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United States v. Smith

United States District Court, W.D. Virginia, Lynchburg Division

August 26, 2019

United States of America
v.
Melinda Smith, Defendant.

          MEMORANDUM OPINION

          NORMAN K. MOON SENIOR UNITED STATES DISTRICT JUDGE

         This matter is before the Court on Defendant Melinda Smith's pro se “Consolidated Motion to Order Home Confinement and Judicial Recommendation Regarding RRC [Residential Re-entry Center] Placement, ” (dkt. 200); Motion to Order Home Confinement and Judicial Recommendation Regarding RRC Placement (dkt. 201); and Motion Requesting Representation Per § 3006A (dkt. 202). For the reasons stated below the Court, while commending Defendant's apparent attempts at rehabilitation, will deny Defendant's motions.

         As a preliminary matter, Defendant seeks appointment of counsel pursuant to 18 U.S.C. § 3006A. (Dkt. 202). The constitutional right to appointed counsel extends to the first appeal of right and no further. Pennsylvania v. Finley, 481 U.S. 551, 556 (1987). Nor has Defendant shown that she is entitled to representation pursuant to § 3006A and the Court finds that an appointment is not warranted under the circumstances of this case. The Court, therefore, in its discretion will not appoint counsel to represent Defendant at this time.[1]

         Defendant moves for this Court to order her to home confinement as well as to make a judicial recommendation of twelve months of RRC placement. She asserts she will be eligible to be released on home confinement on or about November 14, 2020. In support, Defendant cites to 18 U.S.C. §§ 3624 and 3621(b)(4)(B) as well as to § 602 of the First Step Act of 2018, Pub. L. No. 115-391, § 602, 132 Stat. 5194 (2018). (Dkts. 200, 201).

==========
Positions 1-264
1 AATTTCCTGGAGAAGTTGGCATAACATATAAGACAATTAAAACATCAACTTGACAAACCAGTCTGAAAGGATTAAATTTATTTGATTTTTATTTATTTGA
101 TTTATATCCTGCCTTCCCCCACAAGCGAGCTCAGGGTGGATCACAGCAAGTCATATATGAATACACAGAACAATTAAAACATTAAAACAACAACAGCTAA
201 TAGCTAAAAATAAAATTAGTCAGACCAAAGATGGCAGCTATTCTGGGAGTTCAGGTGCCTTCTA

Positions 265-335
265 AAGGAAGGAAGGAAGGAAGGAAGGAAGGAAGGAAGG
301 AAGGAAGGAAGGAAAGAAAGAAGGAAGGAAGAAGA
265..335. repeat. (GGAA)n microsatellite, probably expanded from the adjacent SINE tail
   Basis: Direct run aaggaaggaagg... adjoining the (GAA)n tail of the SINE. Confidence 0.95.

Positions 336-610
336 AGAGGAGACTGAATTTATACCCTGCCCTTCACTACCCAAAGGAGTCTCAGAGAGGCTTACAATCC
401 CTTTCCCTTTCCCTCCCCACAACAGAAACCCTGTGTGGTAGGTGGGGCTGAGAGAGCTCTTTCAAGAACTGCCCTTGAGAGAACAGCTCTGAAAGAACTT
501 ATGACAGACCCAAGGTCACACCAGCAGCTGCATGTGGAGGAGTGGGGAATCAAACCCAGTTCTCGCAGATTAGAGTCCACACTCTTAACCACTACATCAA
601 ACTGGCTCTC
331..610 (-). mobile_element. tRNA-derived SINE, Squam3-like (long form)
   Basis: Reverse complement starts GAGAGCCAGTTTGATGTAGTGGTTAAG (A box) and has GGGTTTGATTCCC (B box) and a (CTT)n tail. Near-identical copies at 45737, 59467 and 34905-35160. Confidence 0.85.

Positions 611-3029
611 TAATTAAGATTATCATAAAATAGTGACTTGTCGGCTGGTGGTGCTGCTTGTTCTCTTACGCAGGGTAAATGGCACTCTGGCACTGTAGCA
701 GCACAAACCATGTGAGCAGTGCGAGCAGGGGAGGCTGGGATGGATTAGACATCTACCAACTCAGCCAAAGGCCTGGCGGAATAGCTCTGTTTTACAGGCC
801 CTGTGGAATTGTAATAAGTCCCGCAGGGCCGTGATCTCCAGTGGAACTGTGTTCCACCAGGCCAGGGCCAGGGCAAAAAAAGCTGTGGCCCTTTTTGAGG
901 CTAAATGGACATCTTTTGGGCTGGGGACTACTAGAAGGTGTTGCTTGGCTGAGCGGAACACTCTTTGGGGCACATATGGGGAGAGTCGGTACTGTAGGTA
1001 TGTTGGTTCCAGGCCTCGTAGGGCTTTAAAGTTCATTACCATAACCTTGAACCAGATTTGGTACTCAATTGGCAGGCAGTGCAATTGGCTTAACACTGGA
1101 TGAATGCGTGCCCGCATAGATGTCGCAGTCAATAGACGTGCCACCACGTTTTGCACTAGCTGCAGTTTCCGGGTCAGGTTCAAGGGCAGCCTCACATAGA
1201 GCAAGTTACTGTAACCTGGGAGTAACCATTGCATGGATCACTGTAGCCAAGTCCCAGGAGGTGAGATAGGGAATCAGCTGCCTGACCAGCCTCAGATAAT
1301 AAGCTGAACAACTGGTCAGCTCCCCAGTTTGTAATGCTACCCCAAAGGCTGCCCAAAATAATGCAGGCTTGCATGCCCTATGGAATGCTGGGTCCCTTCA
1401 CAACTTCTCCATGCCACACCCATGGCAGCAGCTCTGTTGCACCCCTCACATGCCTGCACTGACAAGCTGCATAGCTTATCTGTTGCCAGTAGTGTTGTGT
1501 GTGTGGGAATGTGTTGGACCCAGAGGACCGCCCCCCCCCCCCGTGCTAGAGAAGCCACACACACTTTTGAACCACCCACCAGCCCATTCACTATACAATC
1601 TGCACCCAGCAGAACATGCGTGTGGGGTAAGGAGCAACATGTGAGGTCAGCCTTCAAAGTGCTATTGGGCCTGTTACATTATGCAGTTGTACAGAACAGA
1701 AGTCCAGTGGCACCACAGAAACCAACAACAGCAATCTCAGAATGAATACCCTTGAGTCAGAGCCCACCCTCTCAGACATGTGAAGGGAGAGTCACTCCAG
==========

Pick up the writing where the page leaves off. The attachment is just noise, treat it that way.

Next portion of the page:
A federal defendant who has been sentenced to a term of imprisonment is committed to the custody of the Bureau of Prisons (“BOP”) until the expiration of the term imposed or early release. 18 U.S.C. § 3621(a). The BOP “shall designate the place of the prisoner's imprisonment.” 18 U.S.C. § 3621(b).[2] In designating the place of imprisonment the BOP considers, among other things, “any statement by the court that imposed the sentence . . . recommending a type of penal or correctional facility as appropriate.” 18 U.S.C. § 3621(b)(4)(B). The court can make a recommendation but that recommendation has no binding effect on the authority of the BOP to determine or change the place of imprisonment. 18 U.S.C. § 3621(b).

         To the extent Defendant is requesting a modification of her sentence, the district court has limited authority to modify a sentence once it has been imposed. Freeman v. United States, 564 U.S. 522, 526 (2011) (“Federal courts are forbidden, as a general matter, to modify a term of imprisonment once it has been imposed . . . subject to a few narrow exceptions.” (quotation marks omitted)). Under 18 U.S.C. § 3582(c), a court may modify a sentence in limited circumstances: (1) where the Director of the Bureau of Prisons or a prisoner who has satisfied certain requirements seeks modification as provided in § 3582(c)(1)(A); (2) as expressly provided by statute or by Fed. R. Crim. P. 35; and (3) when the sentencing guidelines have been subsequently lowered and a modification of sentence is consistent with the guidelines' policy statement. As discussed below, Section 602 of the First Step Act does not provide the court authority to modify Defendant's sentence. Nor has Defendant pointed to a sentencing guideline that has been lowered and applies to her. Rule 35, which allows correction of clear error within 14 days after sentencing and provides for reductions for substantial assistance, does not apply.